As Virgin noted, Boca Raton from the start envisioned a significant cultural element for Mizner Park. Responding to a question, Virgin said the consortium had spoken often with officials of the Boca Raton Museum of Art, which is on the west side of the amphitheater. With the museum and amphitheater, the arts center would form that cultural element. She added that Brookfield Properties, which manages Mizner Park, supports the concept of the arts center.

With the unanimous vote, the consortium got the conceptual support it wanted. Virgin said the group hopes to be back “in six to 12 months” with an update.

Golf course design alternatives

At a 3 p.m. meeting today, the Boca Raton City Council will discuss design alternatives for the proposed Boca National golf course. A related item is on the regular meeting agenda.

That’s a resolution to extend the closing date for the sale of Boca Raton’s current municipal course. The council almost certainly will approve the extension, in large part because of the delay in finalizing Boca National.

The resolution would extend the closing from October 2019 to October 2020. GL Homes would pay $500,000 more for the roughly 200 acres at Glades Road and the Florida Turnpike, bringing the sale price to $65.5 million. The city could extend the closing another six months—with GL paying $250,000 more—and the city and GL could agree to an additional six months, pushing the closing to April 2021 and raising the sale price to $66 million.

Communications tower

Still another aspect of the Boca Municipal sale is the communications tower that was to go on the southeast corner of the property. The Palm Beach County Commission last month approved the 400-foot tower—which Boca Raton and the county would share—but neighboring property owners objected and sued the county.

The resolution I just mentioned also would extend GL Homes’ inspection period for the Boca Municipal land to Nov. 29. The tower has complicated the inspection from the start.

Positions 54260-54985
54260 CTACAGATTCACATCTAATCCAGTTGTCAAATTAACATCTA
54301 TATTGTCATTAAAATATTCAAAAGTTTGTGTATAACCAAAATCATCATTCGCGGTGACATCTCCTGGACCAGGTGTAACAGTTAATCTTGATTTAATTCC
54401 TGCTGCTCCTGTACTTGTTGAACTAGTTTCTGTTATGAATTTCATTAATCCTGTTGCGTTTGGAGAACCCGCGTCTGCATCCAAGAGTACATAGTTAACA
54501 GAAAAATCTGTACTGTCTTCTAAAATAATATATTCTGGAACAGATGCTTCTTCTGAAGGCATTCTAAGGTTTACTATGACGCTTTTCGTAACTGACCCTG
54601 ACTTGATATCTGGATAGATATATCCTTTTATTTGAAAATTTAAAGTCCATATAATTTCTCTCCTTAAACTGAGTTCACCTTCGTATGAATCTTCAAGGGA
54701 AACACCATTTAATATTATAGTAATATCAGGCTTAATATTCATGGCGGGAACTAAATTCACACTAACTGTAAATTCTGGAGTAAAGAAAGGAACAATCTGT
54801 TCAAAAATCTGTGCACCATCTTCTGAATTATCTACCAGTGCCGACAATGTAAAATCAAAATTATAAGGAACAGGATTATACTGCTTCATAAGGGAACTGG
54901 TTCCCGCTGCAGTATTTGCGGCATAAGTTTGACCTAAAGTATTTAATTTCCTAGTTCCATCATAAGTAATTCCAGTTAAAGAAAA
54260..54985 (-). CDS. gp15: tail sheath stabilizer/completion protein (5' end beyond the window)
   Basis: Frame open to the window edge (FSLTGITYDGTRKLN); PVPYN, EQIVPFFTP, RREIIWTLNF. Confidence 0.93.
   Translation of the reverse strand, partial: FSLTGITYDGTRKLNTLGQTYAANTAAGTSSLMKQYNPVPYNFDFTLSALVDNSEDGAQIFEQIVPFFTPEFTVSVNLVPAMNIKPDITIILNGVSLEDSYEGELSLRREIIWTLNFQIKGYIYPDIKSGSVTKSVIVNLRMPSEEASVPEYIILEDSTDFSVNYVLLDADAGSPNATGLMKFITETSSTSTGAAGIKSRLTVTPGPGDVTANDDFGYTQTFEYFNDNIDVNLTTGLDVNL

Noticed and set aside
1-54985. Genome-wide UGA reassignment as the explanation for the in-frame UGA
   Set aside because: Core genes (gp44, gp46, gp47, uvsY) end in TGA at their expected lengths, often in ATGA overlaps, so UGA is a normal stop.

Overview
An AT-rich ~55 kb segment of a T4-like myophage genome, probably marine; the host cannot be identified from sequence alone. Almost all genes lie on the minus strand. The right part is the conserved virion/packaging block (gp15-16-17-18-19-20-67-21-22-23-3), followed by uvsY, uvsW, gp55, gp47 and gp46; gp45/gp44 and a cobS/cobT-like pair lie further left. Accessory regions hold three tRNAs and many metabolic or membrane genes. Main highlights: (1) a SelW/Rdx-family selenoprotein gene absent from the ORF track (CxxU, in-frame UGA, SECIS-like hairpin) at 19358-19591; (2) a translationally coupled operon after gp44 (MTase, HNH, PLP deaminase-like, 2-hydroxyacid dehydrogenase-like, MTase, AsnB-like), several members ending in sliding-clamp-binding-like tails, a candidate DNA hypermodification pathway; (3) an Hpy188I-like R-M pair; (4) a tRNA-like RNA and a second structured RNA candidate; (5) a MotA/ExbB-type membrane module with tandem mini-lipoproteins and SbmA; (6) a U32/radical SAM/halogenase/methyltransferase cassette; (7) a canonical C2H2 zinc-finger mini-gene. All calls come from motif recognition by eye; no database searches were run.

Boca Raton was to have built the tower. Last week, however, a spokeswoman said the city is “rescinding the prior resolution” in support of the tower and seeking “to find a solution that works.”

So is the 400-foot tower dead?

“We’re not moving in that direction now,” the spokeswoman said. “It might mean two towers; we’re still trying to work out the details, timing, etc.”

Vacancies in Delray

Michael Cernech

I wrote last week that Michael Cernech, who it set to be Delray Beach’s next city manager, said one of his priorities would be to “start filling vacancies.” Indeed, Cernech practically will name a whole new leadership team.

Of the 11 city departments aside from police and fire, five lack a permanent director—Development Services, Finance, Neighborhood and Community Services, Public Works and Utilities. Assistant City Manager Caryn Gardner-Young is acting director of Public Works and Utilities.

Combined, those departments are responsible for most day-to-day basic services. Fortunately for Cernech, Interim City Manager Neal de Jesus has started searches for all the positions. If Cernech and the commission agree on a contract next week, finalists might be ready for interviews when he starts.

Boca ranks again

The financial website WalletHub just released another of its seemingly endless community surveys. This one ranked 100 cities in Florida as best for retirees. Boca Raton came in fifth.

WalletHub graded the cities across 28 categories. Boca Raton ranked first in health care facilities per capita and in weather. It also ranked high in activities. Boca Raton followed Sarasota, Tampa and Miami. Delray Beach was 15th. WalletHub considers North Miami the worst city among its 100 surveyed in which to retire.